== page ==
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Chasing Down The Muse: Ocean protection is a vital cause

January 27, 2011|By Catharine Cooper

"The sea, once it casts its spell, holds one in its net of wonder forever."

—Jacques Cousteau

It all starts with the first touch of ocean water. Whether it's a child's foot, or an adult's caress on the surface with fingertips, the first experience with the sea is never forgotten.

I believe it starts a life-long love affair that lingers long after the first connection is made.

It doesn't matter which ocean or sea — what's magical is the fluidity, the connection and flow. The water in Laguna, in many ways, is the same as that in the Arctic Sea, the Indian Ocean, the Gulf of Mexico. Winds move the upper 70 feet in patterns that angle off from the prevailing winds that circumnavigate the globe in a similar fashion to air currents. Deep below the surface, sinking and upwelling drive circulation in a ribbon-like pattern throughout and around the bases of the continents.

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What brings me to write about the sea is not its staggering beauty, which even to the uninitiated is indisputable. No, it's my fears for the sea that bring me to beg for her protection.

The ocean is in trouble, and no amount of political rhetoric will change foundational science.

What is peculiar is how little we respect the ocean as our source of life. The seas provide what no other planet yet discovered in the solar system contains: unfrozen water. Salty as it may be, the seas cool our atmosphere and expire droplets to the heavens that return as rain. She inhales and absorbs carbon dioxide, which maintains oxygen ratios and modulates weather.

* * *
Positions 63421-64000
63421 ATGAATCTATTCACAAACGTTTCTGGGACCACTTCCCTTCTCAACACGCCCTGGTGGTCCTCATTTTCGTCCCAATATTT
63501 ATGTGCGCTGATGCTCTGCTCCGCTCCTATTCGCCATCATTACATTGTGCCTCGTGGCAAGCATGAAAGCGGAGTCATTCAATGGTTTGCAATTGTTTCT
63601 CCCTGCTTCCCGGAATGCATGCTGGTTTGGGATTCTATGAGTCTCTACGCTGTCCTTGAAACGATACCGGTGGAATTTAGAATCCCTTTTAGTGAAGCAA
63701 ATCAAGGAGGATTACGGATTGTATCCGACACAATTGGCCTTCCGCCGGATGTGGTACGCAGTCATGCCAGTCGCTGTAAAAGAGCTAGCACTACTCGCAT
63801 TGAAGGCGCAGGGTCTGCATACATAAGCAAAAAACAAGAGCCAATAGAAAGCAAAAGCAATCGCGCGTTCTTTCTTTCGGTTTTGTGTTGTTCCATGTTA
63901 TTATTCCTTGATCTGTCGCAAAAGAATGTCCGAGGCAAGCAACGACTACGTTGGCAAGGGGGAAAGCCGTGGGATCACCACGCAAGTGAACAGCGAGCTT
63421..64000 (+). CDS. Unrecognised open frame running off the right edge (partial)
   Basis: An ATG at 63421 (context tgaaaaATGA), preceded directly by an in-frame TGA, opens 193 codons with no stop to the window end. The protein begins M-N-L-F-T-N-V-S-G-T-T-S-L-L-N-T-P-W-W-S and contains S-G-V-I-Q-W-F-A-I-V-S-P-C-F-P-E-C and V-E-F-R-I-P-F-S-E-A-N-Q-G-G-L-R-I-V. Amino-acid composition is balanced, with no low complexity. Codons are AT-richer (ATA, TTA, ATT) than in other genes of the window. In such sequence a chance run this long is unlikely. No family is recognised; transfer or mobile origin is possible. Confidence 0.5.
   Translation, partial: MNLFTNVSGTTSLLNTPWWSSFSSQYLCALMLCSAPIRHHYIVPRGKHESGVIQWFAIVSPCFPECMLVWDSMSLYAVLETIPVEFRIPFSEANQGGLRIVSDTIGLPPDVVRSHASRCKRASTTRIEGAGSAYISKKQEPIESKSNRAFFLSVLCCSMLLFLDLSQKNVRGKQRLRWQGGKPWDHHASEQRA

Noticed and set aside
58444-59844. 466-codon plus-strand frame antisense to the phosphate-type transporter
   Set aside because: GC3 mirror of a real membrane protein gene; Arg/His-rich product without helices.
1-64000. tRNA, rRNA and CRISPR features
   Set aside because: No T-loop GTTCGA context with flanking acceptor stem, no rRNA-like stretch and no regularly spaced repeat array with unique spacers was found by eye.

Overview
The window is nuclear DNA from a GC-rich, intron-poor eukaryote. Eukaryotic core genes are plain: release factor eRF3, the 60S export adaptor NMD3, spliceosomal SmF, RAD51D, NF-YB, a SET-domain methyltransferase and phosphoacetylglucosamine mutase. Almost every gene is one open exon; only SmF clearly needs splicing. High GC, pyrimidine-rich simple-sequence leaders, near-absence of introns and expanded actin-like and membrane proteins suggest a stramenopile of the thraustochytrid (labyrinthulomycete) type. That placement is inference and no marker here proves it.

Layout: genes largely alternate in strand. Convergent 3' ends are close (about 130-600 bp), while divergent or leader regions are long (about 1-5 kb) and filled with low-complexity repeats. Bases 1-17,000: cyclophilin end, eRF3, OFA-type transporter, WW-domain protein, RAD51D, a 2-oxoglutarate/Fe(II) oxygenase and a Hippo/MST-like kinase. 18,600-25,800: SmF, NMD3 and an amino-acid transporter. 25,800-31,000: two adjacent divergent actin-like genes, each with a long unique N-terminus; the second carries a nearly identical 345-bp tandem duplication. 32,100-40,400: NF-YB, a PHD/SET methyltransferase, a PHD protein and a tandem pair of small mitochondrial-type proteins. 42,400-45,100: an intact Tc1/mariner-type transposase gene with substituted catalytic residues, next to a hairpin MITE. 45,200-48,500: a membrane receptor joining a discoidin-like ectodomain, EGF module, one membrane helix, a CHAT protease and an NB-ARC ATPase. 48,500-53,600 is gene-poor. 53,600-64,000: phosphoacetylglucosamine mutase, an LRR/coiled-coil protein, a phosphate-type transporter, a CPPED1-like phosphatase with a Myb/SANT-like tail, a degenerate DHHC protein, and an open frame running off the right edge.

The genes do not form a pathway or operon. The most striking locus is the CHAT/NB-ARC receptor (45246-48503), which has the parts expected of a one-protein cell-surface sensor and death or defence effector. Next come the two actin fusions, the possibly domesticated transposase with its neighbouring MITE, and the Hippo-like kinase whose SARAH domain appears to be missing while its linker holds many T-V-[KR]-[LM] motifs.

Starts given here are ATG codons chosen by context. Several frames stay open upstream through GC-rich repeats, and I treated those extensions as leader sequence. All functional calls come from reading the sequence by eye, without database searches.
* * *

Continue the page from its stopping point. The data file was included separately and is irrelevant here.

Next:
Imagine a world without the oceans — scorched desert landscapes fill the mind.

We are the biggest threat to our seas. Whether it is our ignorance, our blatant disregard for her health, a collective blindness toward the effects of our actions, or our inability to craft apolitical solutions, we seem set on a nearly irreversible course.

The list of threats has been simplified for public consumption: pollution/contamination, climate change, overfishing and habitat destruction.

The Gulf oil spill last year provided an overwhelming sense of how our lifestyle choices are involved in ocean health. Oil consumption drives production, and we move into deeper waters to satisfy our thirst for dark crude. The spill killed thousands of birds, untold numbers of fish and marine mammals and irreparable damage to the seabed.

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